The trainings and schools he’s completed is a testament of his desire to look forward and accomplish goals, and now serve as an example to all Soldiers. He went through Ranger school, jumpmaster training, high altitude-low opening parachutist school, and Survival Evasion Resistance and Escape training. He took advantage of opportunities and doors that opened up, he said.

“Never say you can’t,” Rodriguez said. “Always have the attitude that you can, be strong, keep on moving forward and don’t let go of your goals.”

Planning career progression is critical, Rodriguez said. He learned that lesson from an NCO who impressed on him that he needed to start mapping out his career.

“You are going to be ultimately responsible,” Rodriguez said about professional development. “As long as you have a plan and it’s realistic and obtainable, you are going to be able to accomplish it.”

His driver, Spc. Giovany Aguirre, said his boss encourages him to attend military schools and work on civilian education. Rodriguez’s advice includes: have mental toughness, positive attitude, heart, and dedication in order to overcome the obstacles that may arise.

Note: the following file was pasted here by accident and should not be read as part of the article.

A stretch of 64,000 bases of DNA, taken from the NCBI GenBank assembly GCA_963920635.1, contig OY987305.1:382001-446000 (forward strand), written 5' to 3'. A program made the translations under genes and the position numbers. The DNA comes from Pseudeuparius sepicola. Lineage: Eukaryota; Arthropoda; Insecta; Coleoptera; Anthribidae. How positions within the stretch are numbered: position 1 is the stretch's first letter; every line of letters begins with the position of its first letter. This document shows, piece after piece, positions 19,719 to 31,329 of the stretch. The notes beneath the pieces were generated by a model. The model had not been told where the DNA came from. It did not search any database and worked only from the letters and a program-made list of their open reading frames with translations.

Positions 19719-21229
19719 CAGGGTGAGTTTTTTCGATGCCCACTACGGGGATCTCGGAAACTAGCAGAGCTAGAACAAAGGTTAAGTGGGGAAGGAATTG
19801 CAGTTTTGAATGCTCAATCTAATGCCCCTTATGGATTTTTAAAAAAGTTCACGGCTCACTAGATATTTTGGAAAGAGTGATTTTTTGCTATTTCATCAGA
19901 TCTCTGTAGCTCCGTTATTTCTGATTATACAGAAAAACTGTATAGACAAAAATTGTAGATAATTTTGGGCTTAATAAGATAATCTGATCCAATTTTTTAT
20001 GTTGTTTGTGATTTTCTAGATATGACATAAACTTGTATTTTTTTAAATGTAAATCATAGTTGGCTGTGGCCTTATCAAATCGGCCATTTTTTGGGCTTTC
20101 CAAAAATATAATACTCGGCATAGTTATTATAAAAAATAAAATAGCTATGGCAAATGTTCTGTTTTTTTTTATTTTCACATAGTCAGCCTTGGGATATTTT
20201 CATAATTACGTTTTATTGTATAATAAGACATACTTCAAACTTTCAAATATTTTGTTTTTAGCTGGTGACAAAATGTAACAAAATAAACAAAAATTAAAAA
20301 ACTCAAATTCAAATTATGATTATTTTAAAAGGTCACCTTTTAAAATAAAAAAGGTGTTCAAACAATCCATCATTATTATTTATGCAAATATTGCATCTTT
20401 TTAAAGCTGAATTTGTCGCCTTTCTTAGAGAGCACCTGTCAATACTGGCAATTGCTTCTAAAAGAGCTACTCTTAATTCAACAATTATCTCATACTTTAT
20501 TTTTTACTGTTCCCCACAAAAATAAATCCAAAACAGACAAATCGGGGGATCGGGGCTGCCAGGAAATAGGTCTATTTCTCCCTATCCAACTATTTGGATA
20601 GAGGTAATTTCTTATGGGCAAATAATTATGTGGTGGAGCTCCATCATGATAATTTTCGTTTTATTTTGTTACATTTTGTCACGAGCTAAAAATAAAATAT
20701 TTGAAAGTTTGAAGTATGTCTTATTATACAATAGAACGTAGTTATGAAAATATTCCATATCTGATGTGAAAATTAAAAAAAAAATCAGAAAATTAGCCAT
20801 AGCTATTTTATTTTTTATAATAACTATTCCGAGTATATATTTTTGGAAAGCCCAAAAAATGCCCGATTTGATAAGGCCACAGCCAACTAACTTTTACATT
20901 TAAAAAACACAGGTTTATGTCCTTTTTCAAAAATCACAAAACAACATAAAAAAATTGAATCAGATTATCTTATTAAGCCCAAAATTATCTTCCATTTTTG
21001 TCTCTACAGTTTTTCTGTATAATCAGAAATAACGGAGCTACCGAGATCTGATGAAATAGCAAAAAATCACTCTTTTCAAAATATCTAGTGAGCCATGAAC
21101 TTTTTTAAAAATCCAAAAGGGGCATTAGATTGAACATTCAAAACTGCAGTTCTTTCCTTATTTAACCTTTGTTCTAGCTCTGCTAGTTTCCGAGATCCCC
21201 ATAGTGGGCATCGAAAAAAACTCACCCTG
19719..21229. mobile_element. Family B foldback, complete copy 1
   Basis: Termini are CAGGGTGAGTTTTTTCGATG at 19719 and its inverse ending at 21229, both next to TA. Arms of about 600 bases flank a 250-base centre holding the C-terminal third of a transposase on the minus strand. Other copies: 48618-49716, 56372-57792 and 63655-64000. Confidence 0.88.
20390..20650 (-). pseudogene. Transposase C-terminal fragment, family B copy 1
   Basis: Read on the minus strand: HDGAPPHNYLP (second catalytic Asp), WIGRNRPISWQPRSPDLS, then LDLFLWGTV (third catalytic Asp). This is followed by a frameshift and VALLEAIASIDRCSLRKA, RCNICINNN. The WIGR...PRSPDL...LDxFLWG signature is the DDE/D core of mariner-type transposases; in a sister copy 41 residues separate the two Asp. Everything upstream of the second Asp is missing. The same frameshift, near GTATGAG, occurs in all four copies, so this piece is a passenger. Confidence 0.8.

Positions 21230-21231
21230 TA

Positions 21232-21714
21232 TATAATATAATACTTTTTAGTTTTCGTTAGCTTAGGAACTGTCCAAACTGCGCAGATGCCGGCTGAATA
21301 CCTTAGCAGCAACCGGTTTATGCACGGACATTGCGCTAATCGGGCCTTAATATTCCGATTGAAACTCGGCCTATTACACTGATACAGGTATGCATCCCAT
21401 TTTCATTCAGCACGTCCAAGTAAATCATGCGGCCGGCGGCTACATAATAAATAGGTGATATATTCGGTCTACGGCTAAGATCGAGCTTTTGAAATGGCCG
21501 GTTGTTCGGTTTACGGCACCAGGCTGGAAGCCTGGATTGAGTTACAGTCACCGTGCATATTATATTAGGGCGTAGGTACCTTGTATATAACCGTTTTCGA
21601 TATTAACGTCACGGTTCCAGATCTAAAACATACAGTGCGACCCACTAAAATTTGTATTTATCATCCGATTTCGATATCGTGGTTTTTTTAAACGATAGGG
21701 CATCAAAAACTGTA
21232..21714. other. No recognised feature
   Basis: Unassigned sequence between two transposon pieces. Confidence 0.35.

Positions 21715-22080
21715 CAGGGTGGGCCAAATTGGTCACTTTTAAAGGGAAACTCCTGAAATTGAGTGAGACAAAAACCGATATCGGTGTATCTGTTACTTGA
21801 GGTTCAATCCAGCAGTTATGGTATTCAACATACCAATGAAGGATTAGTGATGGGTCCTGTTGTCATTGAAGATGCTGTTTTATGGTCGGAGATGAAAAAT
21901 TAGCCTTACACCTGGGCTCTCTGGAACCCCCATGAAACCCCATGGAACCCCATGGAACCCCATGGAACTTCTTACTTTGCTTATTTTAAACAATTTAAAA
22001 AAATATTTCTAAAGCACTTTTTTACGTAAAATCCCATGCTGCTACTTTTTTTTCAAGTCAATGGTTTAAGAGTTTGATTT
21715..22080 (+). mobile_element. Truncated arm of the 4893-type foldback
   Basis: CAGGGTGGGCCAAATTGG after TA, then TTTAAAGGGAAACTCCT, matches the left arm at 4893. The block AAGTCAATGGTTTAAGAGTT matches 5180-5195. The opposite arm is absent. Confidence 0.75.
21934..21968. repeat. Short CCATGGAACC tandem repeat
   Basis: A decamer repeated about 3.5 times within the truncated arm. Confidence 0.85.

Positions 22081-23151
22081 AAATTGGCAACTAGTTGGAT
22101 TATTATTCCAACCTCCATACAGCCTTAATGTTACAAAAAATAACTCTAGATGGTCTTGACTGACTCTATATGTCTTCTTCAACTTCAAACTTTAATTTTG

“I have attended several Soldier of the month and quarter boards since his arrival,” Aguirre stated. “He has given me purpose and motivation to be a leader.”

Rodriguez applies his approach to success in the Army to marathon running. He recently completed the Los Angeles event with a time of 4:16:20 hours. He only started running 26.2-mile races a few years ago and has run nine. Again, planning and training is imperative.

“I apply fitness in the way I deal with my life: What you put in is what you get out of it,” Rodriguez said. “If you’re aggressive in your career and you plan and you train, you will be successful. If you don’t do that in a marathon, in your planning and training, you will not do well.”

He concedes that not everyone can run a marathon, but there are smaller races, just as there are various steps in achieving goals in life. A lot of the times it’s about finishing, but finishing strong, he said. He stresses looking forward at the possibilities and not letting the past hinder growth.

“Don’t blame your upbringing, don’t blame the things that you had in your rear-view mirror, talk about what you’re looking forward about changing,” Rodriguez emphasized. “You have to change yourself and then stay on that path, and I’ll tell you, the rewards will happen. It might not happen during the time that you want them to happen, but they will happen.”

Gipson described her battle buddy’s running as an outlet from the challenges of being in a key leadership position and as a tactic for staying resilient.

“We each have a race or marathon to run in life,” Gipson stated. “It is not about how we run it, but rather how we finish. Command Sgt. Maj. Rodriquez inspires me to run my own race in life, be resilient, and have a strong finish.”